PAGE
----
Staff and students at Stokes County Early College High School have outdone themselves again this year, receiving $3,260,040, in scholarship offerings for the 2016 graduating class.
“We have several students who have been offered full rides at several places,” said Early College Principal Misty Holloway. “Some students have been offered enough to pursue Master’s Degrees if they would like to.”
She said 28 of the 34 graduating students had been offered scholarships so far this year, bringing in over a $1 million more in offers than the school did last year.
“It is our two guidance counselors and the kids being very focused on applying to the colleges and for scholarships,” said Holloway, noting that students and staff start working on building a scholarship package from day one at the school and adding that students at traditional schools could do the same. “We encourage students to create College Foundation of North Carolina accounts. We encourage our students to have a high school resume that keeps track of everything they are doing in high school, all of their activities, clubs, any volunteer hours they are doing. They also need to work on keeping their grades up as much as possible.
“Most colleges are looking for that well rounded student,” she said. “It is not about who has the highest grades, it is about who has good grades but can also supplement with other activities. I would have a folder with everything they do. We tell our students in our freshman seminar classes to have a folder with all the items they are doing in it.”
Holloway said many of her students also worked outside of school, and included that information on their scholarship applications.
“Some of our students are the breadwinners in their families,” she said. “One student who have been offered a $128,000 scholarship is also the manager of a restaurant in King and is working 40 hours a week.”
Holloway said the over $3 million in scholarships offered was especially impressive because the school does not offer any organized sports.
“We have some students who participate in recreational sports,’ she said. “But the scholarships are all academic or character scholarships.”
Early College enrolling for 2016-17 school year
Holloway said now is the time for parents of rising ninth, tenth and eleventh graders interested in attending the Early College to start the application process, noting that most students graduate with both a high school diploma and an Associate’s Degree, as well as with variety of scholarship offers.
“We will be in the middle schools in the last week of January,” said Holloway, “talking to eight graders about our program and will be having corresponding parent meetings. All of those dates are on our website. We will also be having an open house on Feb. 2 starting at 5 p.m.”
Holloway said middle schools would be sending out ConnectEd messages about the application process and students at each middle school would have access to application materials.
The school can accept a total of 50 students for each grade level, and has 14 open spots each for transferring rising sophomores and juniors. Holloway said they would also have recruiters doing lunch visits at each of the county’s other high schools in early February.
“Current ninth and tenth grade students can apply to transfer,” Holloway said. “We are also going to try to have a shadowing event the second week of February to allow interested students to come over and be paired with one of our current students so they can get to know what it is like before they submit their application.”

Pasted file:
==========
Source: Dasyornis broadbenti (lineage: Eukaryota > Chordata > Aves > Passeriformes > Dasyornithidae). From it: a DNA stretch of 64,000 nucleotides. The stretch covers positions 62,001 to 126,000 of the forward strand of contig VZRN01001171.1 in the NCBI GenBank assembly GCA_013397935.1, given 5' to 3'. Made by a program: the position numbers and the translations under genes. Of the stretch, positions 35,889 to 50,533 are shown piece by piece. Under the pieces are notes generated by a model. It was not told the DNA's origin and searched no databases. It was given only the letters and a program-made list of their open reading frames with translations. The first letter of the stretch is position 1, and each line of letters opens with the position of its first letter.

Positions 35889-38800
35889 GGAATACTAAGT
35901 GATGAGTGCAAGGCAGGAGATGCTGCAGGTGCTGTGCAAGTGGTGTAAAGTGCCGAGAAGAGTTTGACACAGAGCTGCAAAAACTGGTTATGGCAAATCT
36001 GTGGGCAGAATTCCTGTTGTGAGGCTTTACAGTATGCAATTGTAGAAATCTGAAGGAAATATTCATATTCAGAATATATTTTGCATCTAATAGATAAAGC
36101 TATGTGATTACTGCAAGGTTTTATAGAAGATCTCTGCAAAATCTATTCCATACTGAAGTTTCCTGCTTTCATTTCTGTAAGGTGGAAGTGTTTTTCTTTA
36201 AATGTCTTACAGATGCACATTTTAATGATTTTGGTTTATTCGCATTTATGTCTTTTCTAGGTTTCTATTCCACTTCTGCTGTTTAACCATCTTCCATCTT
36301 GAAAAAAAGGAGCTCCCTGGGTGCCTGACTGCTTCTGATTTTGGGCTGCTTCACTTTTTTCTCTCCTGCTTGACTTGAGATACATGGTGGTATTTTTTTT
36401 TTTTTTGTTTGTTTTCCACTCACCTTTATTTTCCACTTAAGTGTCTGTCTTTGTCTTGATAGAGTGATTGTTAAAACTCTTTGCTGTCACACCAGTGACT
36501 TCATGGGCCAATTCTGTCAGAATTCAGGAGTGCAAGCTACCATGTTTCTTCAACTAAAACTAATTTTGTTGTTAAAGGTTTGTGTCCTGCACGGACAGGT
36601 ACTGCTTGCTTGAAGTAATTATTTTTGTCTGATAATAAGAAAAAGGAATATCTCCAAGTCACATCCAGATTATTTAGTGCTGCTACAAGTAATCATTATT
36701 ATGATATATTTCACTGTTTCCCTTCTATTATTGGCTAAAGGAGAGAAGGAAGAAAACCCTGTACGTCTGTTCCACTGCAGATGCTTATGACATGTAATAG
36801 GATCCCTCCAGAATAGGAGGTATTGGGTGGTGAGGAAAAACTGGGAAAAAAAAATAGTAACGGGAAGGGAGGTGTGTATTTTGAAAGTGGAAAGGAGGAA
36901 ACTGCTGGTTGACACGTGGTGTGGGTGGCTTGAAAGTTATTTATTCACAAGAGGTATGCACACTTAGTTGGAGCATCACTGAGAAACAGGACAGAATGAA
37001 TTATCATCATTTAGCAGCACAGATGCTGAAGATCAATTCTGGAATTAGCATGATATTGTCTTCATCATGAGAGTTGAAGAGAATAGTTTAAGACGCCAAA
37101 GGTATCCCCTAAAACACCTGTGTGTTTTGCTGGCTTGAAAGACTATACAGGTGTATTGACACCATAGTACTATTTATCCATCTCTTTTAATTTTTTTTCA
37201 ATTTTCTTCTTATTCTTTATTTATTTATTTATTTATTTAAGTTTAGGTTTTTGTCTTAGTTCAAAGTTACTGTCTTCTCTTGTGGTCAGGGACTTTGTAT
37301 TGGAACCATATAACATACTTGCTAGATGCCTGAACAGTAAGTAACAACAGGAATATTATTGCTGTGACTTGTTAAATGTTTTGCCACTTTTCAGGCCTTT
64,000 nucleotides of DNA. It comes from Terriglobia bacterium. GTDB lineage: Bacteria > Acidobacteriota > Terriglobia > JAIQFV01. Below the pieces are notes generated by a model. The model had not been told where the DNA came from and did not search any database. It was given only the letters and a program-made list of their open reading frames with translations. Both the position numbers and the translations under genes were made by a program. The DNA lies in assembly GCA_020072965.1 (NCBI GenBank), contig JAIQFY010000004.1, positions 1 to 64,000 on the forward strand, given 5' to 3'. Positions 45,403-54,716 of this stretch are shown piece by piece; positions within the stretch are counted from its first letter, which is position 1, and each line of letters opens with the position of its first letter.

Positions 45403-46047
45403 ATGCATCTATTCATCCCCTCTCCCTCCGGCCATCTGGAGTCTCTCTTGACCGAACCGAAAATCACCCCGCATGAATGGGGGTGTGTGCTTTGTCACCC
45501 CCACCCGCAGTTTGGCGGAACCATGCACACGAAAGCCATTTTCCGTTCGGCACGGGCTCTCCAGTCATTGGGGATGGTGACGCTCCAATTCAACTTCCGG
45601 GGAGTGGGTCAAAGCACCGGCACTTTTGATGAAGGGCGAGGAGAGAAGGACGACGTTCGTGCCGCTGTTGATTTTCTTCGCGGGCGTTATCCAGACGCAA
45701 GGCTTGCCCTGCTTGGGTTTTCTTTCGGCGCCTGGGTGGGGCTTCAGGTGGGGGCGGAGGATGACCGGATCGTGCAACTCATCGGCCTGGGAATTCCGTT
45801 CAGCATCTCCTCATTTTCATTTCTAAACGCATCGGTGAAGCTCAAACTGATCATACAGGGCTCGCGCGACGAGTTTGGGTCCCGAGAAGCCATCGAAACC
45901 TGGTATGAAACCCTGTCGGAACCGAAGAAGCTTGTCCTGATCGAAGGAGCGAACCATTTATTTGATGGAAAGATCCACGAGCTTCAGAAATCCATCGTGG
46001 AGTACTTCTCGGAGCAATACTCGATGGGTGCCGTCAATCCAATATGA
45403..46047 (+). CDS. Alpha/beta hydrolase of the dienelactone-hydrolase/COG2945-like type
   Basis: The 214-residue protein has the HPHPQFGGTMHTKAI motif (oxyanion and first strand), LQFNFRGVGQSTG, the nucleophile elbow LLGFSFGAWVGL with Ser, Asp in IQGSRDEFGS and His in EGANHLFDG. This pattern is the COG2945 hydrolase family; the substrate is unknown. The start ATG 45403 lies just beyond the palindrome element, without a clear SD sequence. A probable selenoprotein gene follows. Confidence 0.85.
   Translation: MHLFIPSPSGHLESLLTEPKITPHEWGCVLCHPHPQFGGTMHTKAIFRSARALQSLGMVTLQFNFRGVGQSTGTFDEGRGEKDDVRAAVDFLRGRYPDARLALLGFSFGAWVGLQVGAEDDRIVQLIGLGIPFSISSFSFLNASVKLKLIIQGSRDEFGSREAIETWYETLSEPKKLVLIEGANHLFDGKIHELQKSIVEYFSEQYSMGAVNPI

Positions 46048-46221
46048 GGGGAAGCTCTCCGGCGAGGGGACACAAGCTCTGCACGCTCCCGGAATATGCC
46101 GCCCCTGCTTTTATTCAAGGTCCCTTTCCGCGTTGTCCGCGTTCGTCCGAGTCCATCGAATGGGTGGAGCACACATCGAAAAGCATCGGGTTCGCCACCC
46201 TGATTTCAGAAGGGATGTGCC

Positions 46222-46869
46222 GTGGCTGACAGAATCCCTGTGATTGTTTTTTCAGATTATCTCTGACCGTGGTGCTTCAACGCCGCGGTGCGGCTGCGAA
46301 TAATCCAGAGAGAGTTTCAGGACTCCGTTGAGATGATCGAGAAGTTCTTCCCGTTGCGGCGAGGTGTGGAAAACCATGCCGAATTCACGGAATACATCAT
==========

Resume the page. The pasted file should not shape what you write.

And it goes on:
Applications for eighth graders are due by Feb. 19 and ninth and tenth graders have until Feb. 26 to submit an application.
“The first requirement is filling out the application,” she said. “You do not have to be an A or a B student to be accepted to our program. You just have to have a strong academic potential, which means you are willing to put in the work. We are looking for kids who can handle the work load.”
After applying for the school every applicant will be asked to go through an interview with Early College staff members.
“Students also have to take the college placement test,” said Holloway. “We provide a review packet for them once they have submitted an application. It tells them exactly how to prepare for the test. We are also going to be offering a boot camp for applicants.
“Once all of that is done we sit down as an entire staff and go through everyone’s entire packet,” she added. “We do not look at names, we just look at the data and that is how we decided to either accept or wait-list students. If they are wait-listed they will have a second chance to take the college placement test.”
Holloway said applicants will be notified about acceptance to the school by March 30.
She said the school is expanding its recruitment efforts to students outside of county schools this year.
“We are going to be mailing out letters to students who live in the county but choose to go to other schools,” she said. “We are also pursuing students who have made other educational choices. We are putting flyer and applications in all three public libraries.
“We have several students who have come from home schooling environments,” she added. “They have adjusted very well. We are a small school and are very much like a family. Everyone helps everyone here.
“We also have a very diverse student body, because we have students from all over the county,” Holloway said. “Our students are getting to meet people they more than likely would not have had a chance to meet.”
Nicholas Elmes may be reached at 336-591-8191 or on Twitter @NicholasElmes.